Schizophrenia: Rare genetic changes increase risk

  • Rare genetic variants that may increase the likelihood of neuropsychiatric disorders (NPDs), such as schizophrenia and bipolar disorder, have been found in around one in 100 people in the general population, according to a new study on over 90,000 individuals.
  • The research also revealed that one-third of those with this variant had a diagnosed mental health condition.
  • These findings were based on an analysis of genetic and electronic health record (EHR) data focusing on 94 genes linked to increased risk of NPD.

Neurodevelopmental psychiatric disorders (NPDs) are conditions that affect brain development and can cause disabilities. They are very common in the United States, affecting more than 20% of the population.

People with neurodevelopmental disorders can have difficult behaviors and mental health issues. These disorders have complex origins, and are caused by a combination of genetic factors and environmental influences.

Several NPDs, such as schizophrenia, bipolar disorder, and some forms of intellectual disability or developmental delay, have similar genetic causes.

These include different sequences in the DNA on certain parts of the genome, known as variants, which can occur on specific genes that have a big impact on brain function.

Research into these rare genetic variants is important for understanding all NPDs, because it helps reveal shared pathways in the brain that can be disrupted in people with these disorders. This knowledge can lead to new treatments and therapies for people with these conditions.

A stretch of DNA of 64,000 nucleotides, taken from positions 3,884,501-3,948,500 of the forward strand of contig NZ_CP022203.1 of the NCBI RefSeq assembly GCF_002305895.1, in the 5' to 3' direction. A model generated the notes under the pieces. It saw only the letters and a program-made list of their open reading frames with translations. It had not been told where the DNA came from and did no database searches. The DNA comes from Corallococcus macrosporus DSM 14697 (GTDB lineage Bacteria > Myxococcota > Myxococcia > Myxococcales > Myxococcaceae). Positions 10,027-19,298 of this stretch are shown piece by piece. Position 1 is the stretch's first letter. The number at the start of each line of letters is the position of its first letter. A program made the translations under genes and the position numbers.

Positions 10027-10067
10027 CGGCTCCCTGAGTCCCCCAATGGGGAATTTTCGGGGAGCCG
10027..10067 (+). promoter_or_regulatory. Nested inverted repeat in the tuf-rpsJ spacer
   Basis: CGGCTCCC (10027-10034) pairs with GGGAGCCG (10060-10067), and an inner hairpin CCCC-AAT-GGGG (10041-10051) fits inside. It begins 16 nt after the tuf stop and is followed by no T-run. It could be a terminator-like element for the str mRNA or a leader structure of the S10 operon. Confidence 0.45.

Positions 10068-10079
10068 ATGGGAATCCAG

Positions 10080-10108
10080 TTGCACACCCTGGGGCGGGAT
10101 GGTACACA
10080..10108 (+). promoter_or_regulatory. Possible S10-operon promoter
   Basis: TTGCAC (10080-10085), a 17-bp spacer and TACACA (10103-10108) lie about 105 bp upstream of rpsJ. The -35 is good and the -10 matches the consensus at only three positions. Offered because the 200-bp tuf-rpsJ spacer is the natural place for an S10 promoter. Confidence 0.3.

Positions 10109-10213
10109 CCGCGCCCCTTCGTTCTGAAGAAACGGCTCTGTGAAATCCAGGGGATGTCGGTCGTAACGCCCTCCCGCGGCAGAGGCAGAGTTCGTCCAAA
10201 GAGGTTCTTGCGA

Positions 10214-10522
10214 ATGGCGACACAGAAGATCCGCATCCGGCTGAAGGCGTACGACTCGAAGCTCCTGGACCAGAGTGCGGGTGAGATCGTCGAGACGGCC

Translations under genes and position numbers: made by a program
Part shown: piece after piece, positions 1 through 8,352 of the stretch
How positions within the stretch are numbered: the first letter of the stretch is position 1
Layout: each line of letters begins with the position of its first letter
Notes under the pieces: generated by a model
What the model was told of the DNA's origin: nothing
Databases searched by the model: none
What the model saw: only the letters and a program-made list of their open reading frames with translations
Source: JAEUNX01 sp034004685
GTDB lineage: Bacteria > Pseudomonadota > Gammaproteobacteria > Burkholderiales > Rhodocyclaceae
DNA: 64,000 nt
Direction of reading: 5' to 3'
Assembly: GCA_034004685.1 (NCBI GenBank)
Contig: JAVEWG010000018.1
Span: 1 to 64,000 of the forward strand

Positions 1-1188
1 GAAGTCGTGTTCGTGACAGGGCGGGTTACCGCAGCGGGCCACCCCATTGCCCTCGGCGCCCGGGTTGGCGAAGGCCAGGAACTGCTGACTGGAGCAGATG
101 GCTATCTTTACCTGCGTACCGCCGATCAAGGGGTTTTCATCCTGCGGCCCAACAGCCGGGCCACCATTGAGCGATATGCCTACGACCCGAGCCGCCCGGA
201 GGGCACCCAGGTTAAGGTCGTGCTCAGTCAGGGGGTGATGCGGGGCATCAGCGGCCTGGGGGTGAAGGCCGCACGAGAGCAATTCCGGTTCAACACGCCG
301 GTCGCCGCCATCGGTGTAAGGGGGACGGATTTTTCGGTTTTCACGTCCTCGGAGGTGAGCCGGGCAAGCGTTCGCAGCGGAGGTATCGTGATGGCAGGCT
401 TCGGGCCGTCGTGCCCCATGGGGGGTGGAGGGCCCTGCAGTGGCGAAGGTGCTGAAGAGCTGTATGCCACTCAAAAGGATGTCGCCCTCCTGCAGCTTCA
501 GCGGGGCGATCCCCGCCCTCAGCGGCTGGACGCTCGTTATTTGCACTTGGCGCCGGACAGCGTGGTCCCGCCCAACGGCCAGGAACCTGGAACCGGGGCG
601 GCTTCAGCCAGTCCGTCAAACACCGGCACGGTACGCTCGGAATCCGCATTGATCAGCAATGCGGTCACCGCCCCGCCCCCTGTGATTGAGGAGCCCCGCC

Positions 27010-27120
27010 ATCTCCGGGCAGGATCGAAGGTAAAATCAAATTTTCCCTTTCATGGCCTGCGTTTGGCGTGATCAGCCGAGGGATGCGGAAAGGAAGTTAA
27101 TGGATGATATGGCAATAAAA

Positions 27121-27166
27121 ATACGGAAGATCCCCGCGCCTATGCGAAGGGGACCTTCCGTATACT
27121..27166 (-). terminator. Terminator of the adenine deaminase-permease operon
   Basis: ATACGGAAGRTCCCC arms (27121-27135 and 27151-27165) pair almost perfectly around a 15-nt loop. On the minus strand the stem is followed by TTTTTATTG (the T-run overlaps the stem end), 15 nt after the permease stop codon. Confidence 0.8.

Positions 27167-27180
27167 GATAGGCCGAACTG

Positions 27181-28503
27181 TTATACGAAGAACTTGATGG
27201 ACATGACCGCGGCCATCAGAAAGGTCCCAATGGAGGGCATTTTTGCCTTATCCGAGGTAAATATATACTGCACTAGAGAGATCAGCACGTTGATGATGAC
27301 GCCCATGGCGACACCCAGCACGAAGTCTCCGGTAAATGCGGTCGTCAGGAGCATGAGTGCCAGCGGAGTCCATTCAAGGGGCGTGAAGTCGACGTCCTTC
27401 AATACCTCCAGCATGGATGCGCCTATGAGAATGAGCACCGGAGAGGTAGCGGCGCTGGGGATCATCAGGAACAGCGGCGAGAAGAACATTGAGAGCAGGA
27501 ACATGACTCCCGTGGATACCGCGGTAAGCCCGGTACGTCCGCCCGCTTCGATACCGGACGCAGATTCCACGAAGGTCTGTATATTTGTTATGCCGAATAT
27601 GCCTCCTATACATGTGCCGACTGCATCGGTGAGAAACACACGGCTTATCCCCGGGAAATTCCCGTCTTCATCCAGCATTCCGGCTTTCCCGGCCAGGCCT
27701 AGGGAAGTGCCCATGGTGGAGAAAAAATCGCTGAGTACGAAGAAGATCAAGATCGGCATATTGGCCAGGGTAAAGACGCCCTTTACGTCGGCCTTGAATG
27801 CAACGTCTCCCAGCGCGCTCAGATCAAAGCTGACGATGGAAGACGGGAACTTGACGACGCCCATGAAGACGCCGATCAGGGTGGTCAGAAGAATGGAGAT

In this new study, published in the American Journal of Psychiatry, the researchers were able to demonstrate a significant correlation between 94 genetic variants and the risk of developing NPDs.

Their paper lists autism, schizophrenia, and bipolar disorder as NPDs they included in the study.

Genetic data and electronic health records

The research team examined data from a subset of 90,595 participants enrolled in the MyCode Community Health Initiative, the DNA sequencing program at Geisinger, a healthcare delivery and coverage organization.

The study analyzed genetic and electronic health record (EHR) data, focusing on 94 genes that were previously linked to an increased risk of NPDs, including autism, schizophrenia, and bipolar disorder.

They compared the prevalence of these genes with de-identified linked EHR diagnosis codes for NPD.

The study found that more than 1% of participants in the cohort had one of these rare genetic variants linked to NPD, and of those participants, a third had been previously diagnosed with an NPD.

Frequency, impact of rare genetic changes

The research team identified harmful changes in individual genes and their likelihood to cause NPDs in a large healthcare system, which could lead to improved prevention and treatment methods.

They highlight that while hundreds of genes are involved in neuropsychiatric disorders, the study focused on the genes that are currently best understood.